He uses a rather small classic camera because he knows that it is unintrusive and puts his subjects at ease. In order to get authentic images of the way people live, he enters their environments and lives and travels with them (having spent time in Mexico and traveled across the country in a Greyhound bus). When photographing someone, it is important for Emilio that the subject also feels that they are treated with respect and knows that he values their time.  This, in the end, also leads to better pictures:

Our next presenter was Christos Chrestatos, a filmmaker and creative director from New York City:

He took us deep into the process behind the making of one of his music videos, “The Hard Way,” by Gotham Green and Quickie Mart:

Christos reminded us that we naturally move towards things that we love and that make us feel loved, and that unconditional love for your client’s project is also necessary in order to discover and draw out the potential behind a brand’s identity (which is ultimately also a reflection of the owner).  He also drove home the importance of uniqueness supported by rationality (doing things differently, but always in a way that makes sense) when generating creative concepts for a new client.  In this video, he uses broad symbolic imagery in a way that is not typical in the hip-hop music scene. His inspiration comes partially from myths and epic movies that he has been fascinated by in the past; Such experiences give him a deep well to draw ideas from for the projects that he works on now.

Our final speaker was Max Sims, author and expert in Maya, graphic artist, professor, designer and entrepreneur:

He does many things, but the driving force is always innovating and creating. He gave us insight into how you analyze images (and objects) based on the emotions that they elicit–and how to actively design for different emotions. (For example, sports cars tend to evoke strong emotions due to their tendency to value flair over balance in their designs; This manner of taking shapes to their extremes serves the alternative purpose of sports cars which is to double as fashion pieces.) To learn some more from Max, check out:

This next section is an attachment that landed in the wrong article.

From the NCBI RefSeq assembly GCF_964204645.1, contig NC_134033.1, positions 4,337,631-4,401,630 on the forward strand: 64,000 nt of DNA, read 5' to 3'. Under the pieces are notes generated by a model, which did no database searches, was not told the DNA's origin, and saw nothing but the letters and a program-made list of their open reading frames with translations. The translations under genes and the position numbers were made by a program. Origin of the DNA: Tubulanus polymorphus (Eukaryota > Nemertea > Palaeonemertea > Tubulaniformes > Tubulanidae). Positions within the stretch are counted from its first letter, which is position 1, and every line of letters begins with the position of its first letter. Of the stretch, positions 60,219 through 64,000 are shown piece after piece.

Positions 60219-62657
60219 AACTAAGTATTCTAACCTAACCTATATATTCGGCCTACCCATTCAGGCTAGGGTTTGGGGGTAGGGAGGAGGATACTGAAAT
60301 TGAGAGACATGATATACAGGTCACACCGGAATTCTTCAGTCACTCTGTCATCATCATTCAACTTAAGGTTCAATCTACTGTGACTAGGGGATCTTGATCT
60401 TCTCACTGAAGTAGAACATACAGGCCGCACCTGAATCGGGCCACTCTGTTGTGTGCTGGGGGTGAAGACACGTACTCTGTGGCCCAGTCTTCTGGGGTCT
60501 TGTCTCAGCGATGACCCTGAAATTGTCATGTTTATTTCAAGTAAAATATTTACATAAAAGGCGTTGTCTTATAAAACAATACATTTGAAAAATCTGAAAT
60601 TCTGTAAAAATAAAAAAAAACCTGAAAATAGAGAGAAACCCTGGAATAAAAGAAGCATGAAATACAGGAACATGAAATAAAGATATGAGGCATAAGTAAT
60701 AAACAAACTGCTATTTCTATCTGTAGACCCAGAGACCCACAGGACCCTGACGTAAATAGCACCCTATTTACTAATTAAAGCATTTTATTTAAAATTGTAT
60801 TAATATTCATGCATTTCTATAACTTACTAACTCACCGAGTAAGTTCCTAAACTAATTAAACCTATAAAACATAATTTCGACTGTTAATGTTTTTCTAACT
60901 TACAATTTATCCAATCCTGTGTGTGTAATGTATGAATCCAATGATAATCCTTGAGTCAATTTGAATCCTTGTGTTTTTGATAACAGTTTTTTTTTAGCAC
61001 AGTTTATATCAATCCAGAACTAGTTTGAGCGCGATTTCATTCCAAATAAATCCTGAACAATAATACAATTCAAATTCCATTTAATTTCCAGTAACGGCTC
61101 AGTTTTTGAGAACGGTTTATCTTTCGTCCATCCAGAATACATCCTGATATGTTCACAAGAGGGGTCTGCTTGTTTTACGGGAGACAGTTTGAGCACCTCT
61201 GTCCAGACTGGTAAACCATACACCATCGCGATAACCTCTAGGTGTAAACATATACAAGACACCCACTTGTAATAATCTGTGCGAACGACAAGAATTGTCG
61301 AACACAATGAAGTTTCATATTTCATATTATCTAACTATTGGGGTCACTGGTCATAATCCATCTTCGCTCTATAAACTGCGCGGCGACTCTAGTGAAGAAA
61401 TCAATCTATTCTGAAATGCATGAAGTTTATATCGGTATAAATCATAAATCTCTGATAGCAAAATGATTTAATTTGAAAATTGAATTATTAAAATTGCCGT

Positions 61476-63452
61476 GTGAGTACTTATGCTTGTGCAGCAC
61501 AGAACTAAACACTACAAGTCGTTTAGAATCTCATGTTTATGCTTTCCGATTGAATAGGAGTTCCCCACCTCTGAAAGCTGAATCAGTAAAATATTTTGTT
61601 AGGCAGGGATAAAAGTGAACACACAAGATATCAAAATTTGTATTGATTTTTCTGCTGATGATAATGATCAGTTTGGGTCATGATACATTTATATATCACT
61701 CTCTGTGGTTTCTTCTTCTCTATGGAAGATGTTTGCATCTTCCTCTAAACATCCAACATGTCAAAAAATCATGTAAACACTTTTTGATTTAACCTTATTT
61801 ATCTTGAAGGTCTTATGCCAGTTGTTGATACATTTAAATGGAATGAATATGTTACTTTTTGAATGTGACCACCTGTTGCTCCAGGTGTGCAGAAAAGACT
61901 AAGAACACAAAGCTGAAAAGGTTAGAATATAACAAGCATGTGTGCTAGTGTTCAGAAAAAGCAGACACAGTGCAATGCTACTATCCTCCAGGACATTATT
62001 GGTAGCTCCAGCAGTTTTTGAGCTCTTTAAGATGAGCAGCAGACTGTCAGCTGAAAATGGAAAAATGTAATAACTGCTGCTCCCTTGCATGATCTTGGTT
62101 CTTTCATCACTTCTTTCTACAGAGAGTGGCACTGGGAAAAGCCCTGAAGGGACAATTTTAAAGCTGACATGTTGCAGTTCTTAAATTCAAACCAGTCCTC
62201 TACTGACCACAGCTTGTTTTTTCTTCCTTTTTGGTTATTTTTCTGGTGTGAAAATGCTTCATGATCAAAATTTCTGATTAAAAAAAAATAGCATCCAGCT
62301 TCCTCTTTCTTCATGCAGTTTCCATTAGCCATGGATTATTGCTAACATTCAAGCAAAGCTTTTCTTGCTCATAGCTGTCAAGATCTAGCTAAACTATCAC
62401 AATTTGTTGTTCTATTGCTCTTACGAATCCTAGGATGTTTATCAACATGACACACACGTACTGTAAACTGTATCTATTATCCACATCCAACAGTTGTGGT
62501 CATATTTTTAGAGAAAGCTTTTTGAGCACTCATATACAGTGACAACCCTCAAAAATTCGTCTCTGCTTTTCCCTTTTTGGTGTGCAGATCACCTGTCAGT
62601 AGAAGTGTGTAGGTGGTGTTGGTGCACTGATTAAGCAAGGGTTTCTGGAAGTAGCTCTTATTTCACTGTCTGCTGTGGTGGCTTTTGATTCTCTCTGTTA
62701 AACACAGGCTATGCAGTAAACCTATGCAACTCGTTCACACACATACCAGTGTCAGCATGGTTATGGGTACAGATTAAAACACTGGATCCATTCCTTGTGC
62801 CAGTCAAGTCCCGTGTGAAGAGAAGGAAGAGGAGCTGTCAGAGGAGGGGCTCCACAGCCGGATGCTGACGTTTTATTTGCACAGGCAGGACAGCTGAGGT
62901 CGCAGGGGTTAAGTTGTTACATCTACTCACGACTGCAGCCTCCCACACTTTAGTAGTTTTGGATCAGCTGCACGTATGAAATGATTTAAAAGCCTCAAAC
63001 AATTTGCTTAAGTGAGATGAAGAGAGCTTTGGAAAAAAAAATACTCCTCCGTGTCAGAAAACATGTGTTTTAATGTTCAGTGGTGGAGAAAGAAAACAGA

Of course, we then concluded the evening with a dynamic panel discussion led by our own dashing chairman and founder, Howard Lieberman:

In a way, the evening we had at the Angelica’s was like a history (and projection into the future) of image making–starting off with classic replica making (photography), moving on to directing and integrating (film), and finishing with an elaborate form of creating images from the ground up and inside out (graphic design and modeling). The bottom line? There is still much more to learn and discover about the possibilities behind image making and its unbounded potential to establish meaningful and generative human connections.

To join in on our next adventure together, Greased Lightning!, sign up here: 

And as always…Keep innovating!

– SVII Team

SEPT 5th 2012: Images Speak – The Leverage of Media

(Making a Connection with Those Who Count Through Emotional Relevance)

Date: Sept 5, 2012, 7PM 

Location: The Angelica’s, 863 Main St., Redwood City, CA 94063

Tickets: $15 (Early Bird – Ends 8/28), $20 (Pre-Registration), $25 (At the Door)

– Get an inside glimpse at the speakers’ broad range of personal experiences that has shaped their use of imagery to evoke emotion through different mediums.   

– Be inspired by each speaker’s unique thought and creative processes.

– Learn how to use the power of personal emotion to accomplish YOUR goals, to make your messages more significant and poignant, and to convey the hidden meaning that crosses cultural and language barriers.